Digital reconstruction of historic roof structures: developing a workflow for a highly automated analysis

Markus Pöchtrager, Gudrun Styhler-Aydın, Marina Döring-Williams, Norbert Pfeifer

Abstract

Planning on adaptive reuse, maintenance and restoration of historic timber structuresrequiresextensive architectural and structural analysis of the actual condition. Current methods for a modellingof roof constructions consist of several manual steps  including  the  time-consuming  dimensional modelling. The  continuous  development  of terrestrial laser  scanners increases  the  accuracy,  comfort  and  speed  of  the  surveying  work inroof constructions. Resultingpoint  clouds enabledetailed visualisation of theconstructionsrepresented by single points or polygonal meshes, but in fact donot containinformation  about  the  structural  system  and  the  beam  elements.  The  developed  workflow  containsseveral  processing steps on the point cloud dataset. The most important among them arethenormal vector computation, the segmentation of points to extract planarfaces, a classification of planarsegmentsto detect the beam side facesand finally theparametric modelling of the beams on the basis of classified segments. Thisenablesa highly automated transitionfrom raw point cloud data to a geometric model containing beams of the structural system. The geometric model,as well as additional information  about  the  structural  properties  of involved wooden  beams  and  their  joints,is necessaryinput  for  a  furtherstructural modellingof timber constructions. The results of the workflow confirm that the proposed methods work well for beams  with a rectangularcross-section  and  minor  deformations. Scan  shadows  and occlusionof  beamsby additional installationsor interlockingbeamsdecreases  the  modelling  performance,  but  in generala high  level  ofaccuracy  and completeness isachieved ata high degree of automation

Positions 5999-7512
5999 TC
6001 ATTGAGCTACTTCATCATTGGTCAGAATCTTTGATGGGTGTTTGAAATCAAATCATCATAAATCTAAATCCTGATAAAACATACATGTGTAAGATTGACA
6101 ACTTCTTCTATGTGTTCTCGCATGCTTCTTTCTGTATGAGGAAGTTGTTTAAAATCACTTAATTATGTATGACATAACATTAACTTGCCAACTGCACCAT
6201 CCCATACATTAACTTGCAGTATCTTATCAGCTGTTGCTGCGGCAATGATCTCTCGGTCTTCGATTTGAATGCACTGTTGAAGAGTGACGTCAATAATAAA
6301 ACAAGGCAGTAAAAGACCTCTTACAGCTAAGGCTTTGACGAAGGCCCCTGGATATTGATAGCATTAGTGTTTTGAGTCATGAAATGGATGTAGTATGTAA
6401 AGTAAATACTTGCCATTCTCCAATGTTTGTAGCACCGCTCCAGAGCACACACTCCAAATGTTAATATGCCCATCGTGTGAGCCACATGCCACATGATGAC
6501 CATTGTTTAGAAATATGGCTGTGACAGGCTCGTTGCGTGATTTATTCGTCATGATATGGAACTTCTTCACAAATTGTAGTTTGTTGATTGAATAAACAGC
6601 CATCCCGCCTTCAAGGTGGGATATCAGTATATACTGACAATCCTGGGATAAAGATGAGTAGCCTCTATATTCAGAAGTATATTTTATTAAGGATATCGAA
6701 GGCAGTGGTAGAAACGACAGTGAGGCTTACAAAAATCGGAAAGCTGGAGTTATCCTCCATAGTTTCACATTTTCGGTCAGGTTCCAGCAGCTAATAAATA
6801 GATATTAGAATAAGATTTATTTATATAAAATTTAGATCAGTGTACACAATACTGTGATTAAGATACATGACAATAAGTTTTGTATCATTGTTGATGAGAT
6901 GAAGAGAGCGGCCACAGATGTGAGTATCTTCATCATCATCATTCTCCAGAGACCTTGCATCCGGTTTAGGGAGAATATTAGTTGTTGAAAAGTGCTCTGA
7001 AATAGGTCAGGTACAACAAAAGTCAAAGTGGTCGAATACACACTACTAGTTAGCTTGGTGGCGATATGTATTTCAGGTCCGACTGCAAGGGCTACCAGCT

Highlights: 
  • This article presents a novel approach to automated reconstruction of beam structures by modelling geometry from segmented point clouds.

  • Wooden beams are modelled as cuboids, thus a rectangular cross-section with minor deformation is required.

  • An accuracy of less than 1 cm can be reached for modelled beams, compared to the reference LiDAR point cloud.


Keywords

historical timber structures; LiDAR (Light Detection And Ranging); point clouds; digital reconstruction; beam frame

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References

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